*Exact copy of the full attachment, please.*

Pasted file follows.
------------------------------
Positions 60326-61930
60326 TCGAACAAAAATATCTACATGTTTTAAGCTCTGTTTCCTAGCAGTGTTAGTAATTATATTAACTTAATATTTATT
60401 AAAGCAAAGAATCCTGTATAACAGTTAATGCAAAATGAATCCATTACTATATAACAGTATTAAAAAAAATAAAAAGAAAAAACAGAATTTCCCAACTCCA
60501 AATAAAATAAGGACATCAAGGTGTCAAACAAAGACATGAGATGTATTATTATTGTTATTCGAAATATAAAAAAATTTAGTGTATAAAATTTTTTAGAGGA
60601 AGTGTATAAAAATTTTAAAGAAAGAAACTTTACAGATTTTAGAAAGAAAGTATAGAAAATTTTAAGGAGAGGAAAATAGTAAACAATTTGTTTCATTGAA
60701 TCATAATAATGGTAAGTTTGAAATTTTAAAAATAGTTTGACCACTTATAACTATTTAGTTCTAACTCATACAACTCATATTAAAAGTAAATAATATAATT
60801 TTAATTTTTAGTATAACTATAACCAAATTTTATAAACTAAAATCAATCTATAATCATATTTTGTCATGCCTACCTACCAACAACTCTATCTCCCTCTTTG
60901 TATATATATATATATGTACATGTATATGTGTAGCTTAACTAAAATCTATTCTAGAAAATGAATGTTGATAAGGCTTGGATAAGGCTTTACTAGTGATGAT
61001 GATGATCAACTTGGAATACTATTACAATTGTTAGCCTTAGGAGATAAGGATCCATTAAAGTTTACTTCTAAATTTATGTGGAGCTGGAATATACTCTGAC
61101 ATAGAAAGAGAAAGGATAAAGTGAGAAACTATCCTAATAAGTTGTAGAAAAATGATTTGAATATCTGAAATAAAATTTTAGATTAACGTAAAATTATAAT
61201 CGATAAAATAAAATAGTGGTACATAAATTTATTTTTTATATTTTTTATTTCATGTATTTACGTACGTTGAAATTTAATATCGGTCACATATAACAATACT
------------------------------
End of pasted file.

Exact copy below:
Positions 60326-61930
60326 TCGAACAAAAATATCTACATGTTTTAAGCTCTGTTTCCTAGCAGTGTTAGTAATTATATTAACTTAATATTTATT
60401 AAAGCAAAGAATCCTGTATAACAGTTAATGCAAAATGAATCCATTACTATATAACAGTATTAAAAAAAATAAAAAGAAAAAACAGAATTTCCCAACTCCA
60501 AATAAAATAAGGACATCAAGGTGTCAAACAAAGACATGAGATGTATTATTATTGTTATTCGAAATATAAAAAAATTTAGTGTATAAAATTTTTTAGAGGA
60601 AGTGTATAAAAATTTTAAAGAAAGAAACTTTACAGATTTTAGAAAGAAAGTATAGAAAATTTTAAGGAGAGGAAAATAGTAAACAATTTGTTTCATTGAA
60701 TCATAATAATGGTAAGTTTGAAATTTTAAAAATAGTTTGACCACTTATAACTATTTAGTTCTAACTCATACAACTCATATTAAAAGTAAATAATATAATT
60801 TTAATTTTTAGTATAACTATAACCAAATTTTATAAACTAAAATCAATCTATAATCATATTTTGTCATGCCTACCTACCAACAACTCTATCTCCCTCTTTG
60901 TATATATATATATATGTACATGTATATGTGTAGCTTAACTAAAATCTATTCTAGAAAATGAATGTTGATAAGGCTTGGATAAGGCTTTACTAGTGATGAT
61001 GATGATCAACTTGGAATACTATTACAATTGTTAGCCTTAGGAGATAAGGATCCATTAAAGTTTACTTCTAAATTTATGTGGAGCTGGAATATACTCTGAC
61101 ATAGAAAGAGAAAGGATAAAGTGAGAAACTATCCTAATAAGTTGTAGAAAAATGATTTGAATATCTGAAATAAAATTTTAGATTAACGTAAAATTATAAT
61201 CGATAAAATAAAATAGTGGTACATAAATTTATTTTTTATATTTTTTATTTCATGTATTTACGTACGTTGAAATTTAATATCGGTCACATATAACAATACT